For example, imagine an individual who is handcuffed and in the back of a patrol car on their way to jail. While driving, the officer makes a comment about the weather or asks an unrelated conversational question. In response, the handcuffed person confesses to a crime! Though the person in handcuffs is clearly in custody and an officer is speaking to him or her, an interrogation has not taken place.
If all three of these factors- a police officer interrogating a person in custody- are not present, then there has been no violation by the police. There is substantial case law evaluating various situations in order to determine if Miranda warnings were required or not. These cases help attorneys craft their arguments and assist courts in determining if a statement was obtained lawfully or not.
What exactly are the Miranda warnings?
You may know these by heart thanks to your favorite crime drama on television!
Before any custodial interrogation, a suspect must be warned that he or she has a right to remain silent, that anything he or she says can be used against him or her, that he or she has the right to the presence of an attorney before and during questioning, and that if he or she cannot afford an attorney, one will be appointed for him or her before any questioning if he or she so desires. Miranda v Arizona (1966) 384 US 436, 479, 86 S Ct 1602.
While it is their common practice to do so, an officer is not required to obtain an express and obvious waiver of your Miranda rights before interrogating you. In other words, a person in custody does not need to say “I wish to answer the questions” or “I want to talk” in order for the questioning to begin and the statements to be admissible in court.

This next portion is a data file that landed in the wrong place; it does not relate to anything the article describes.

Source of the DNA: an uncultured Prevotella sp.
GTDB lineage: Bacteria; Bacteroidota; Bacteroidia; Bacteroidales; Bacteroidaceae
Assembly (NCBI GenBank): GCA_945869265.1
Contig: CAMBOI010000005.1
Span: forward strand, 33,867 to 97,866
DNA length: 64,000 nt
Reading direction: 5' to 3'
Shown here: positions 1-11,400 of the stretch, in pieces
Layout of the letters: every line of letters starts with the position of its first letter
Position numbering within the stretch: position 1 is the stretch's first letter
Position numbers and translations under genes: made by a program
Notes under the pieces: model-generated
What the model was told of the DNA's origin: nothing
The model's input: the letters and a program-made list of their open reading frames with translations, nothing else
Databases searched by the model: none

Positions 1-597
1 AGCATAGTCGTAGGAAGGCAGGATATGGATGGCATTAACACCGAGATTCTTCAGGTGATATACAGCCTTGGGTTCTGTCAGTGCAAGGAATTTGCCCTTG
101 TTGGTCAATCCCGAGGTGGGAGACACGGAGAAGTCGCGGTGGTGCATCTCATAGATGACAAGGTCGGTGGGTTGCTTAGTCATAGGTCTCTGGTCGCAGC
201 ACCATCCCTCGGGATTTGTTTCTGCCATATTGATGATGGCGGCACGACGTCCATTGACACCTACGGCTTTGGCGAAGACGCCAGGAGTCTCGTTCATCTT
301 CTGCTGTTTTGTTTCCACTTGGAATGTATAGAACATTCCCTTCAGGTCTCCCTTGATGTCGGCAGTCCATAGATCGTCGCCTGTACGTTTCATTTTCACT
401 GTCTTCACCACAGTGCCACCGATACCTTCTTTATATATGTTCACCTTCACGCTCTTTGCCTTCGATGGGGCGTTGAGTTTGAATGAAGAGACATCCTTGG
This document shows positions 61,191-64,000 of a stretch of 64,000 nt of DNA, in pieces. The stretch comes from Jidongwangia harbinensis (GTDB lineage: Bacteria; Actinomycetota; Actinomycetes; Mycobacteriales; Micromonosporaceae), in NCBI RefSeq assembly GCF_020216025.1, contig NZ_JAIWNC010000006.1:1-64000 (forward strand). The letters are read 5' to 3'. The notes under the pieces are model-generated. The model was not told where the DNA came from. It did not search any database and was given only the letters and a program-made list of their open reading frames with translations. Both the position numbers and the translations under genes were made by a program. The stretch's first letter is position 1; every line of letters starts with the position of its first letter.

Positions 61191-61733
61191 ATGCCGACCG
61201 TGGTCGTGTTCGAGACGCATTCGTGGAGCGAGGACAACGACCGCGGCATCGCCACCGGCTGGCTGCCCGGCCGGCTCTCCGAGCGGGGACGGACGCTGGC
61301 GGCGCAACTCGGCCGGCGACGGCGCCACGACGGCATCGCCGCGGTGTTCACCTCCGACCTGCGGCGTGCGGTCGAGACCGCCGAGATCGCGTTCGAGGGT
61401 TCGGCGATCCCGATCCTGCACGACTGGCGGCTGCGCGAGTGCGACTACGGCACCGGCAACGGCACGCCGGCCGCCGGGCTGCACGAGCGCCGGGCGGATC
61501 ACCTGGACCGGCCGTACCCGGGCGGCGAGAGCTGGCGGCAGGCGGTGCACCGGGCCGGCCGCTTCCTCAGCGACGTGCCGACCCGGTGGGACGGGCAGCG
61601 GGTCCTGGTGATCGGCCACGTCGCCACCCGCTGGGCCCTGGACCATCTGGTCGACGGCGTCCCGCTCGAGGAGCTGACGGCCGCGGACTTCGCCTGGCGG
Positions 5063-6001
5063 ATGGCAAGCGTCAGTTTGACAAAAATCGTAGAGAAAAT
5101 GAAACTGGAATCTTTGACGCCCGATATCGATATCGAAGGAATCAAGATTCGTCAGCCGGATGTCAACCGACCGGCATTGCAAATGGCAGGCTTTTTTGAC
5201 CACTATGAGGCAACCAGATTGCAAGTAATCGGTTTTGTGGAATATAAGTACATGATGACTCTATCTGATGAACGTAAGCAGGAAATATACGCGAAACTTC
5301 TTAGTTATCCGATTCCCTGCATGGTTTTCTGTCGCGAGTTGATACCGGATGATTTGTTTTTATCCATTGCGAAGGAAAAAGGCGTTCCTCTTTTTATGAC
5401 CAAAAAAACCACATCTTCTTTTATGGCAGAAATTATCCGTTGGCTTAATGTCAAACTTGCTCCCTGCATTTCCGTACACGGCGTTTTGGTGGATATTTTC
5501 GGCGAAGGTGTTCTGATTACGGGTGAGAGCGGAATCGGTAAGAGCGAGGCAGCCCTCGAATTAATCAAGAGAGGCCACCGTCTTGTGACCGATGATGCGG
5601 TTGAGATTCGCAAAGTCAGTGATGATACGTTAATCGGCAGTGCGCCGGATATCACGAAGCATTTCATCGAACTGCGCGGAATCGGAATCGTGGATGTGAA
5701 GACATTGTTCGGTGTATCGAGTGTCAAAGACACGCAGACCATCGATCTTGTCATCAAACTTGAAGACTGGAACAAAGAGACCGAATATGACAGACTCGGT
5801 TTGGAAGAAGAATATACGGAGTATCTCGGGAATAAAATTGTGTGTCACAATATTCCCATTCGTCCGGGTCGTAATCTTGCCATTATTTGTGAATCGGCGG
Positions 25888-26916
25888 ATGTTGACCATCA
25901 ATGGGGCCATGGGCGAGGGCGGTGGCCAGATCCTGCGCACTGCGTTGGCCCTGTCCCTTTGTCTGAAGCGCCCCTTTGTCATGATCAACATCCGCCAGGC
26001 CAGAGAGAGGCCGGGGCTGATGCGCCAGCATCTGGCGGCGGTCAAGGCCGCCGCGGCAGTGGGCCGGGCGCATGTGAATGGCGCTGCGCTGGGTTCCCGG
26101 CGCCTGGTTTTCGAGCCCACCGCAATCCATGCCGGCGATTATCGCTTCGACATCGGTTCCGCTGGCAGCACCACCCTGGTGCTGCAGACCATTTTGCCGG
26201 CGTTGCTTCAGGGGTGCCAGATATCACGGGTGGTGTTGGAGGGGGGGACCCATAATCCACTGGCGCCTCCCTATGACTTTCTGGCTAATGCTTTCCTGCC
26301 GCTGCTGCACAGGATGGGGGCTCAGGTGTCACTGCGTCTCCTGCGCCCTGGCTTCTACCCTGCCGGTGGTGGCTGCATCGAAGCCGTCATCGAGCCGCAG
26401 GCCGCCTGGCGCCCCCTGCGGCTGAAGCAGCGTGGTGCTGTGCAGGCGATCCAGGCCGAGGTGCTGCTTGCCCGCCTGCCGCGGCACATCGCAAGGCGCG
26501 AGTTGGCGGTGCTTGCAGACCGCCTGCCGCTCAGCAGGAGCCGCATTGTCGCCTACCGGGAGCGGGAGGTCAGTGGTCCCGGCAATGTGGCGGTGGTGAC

Instead, a waiver may be implied from the circumstances when, after a person has been advised of and states he or she understands their rights, the person freely submits to questioning. Thus, it is important that the person in custody be explicit about exercising their right to remain silent to prevent further questioning or the government arguing the waiver was implied.
IMpact on case When you are not mirandized
What happens if an officer fails to read the Miranda warnings before a custodial interrogation? The remedy is not a full dismissal of the charges. Instead, the suspect’s statements will be excluded from the prosecution’s case. Thus, when the prosecutor puts on their evidence during a trial, they are not allowed to use a defendant’s statements to prove the prosecutor’s case.
However, while the statements that violate Miranda may not be used in the prosecution’s case-in-chief, they may be used for impeachment as long as they were made voluntarily. This means that if the defendant takes the stand in his own defense, the prosecutor can challenge the credibility of the defendant by introducing his incriminating statements. Shockingly, in some cases the police intentionally choose not to read a person these warnings so that they can obtain the statements and a prosecutor can use them to impeach a defendant.
In summary, the police have to remind a person of their rights to remain silent and to be represented by an attorney only when they are conducting a custodial interrogation. If the three factors are not present, then the non-mirandized statement is admissible in court.
The most important thing to remember, however, is that you always have the rights laid out in the Miranda warning, regardless of whether or not a police officer reminds you of them!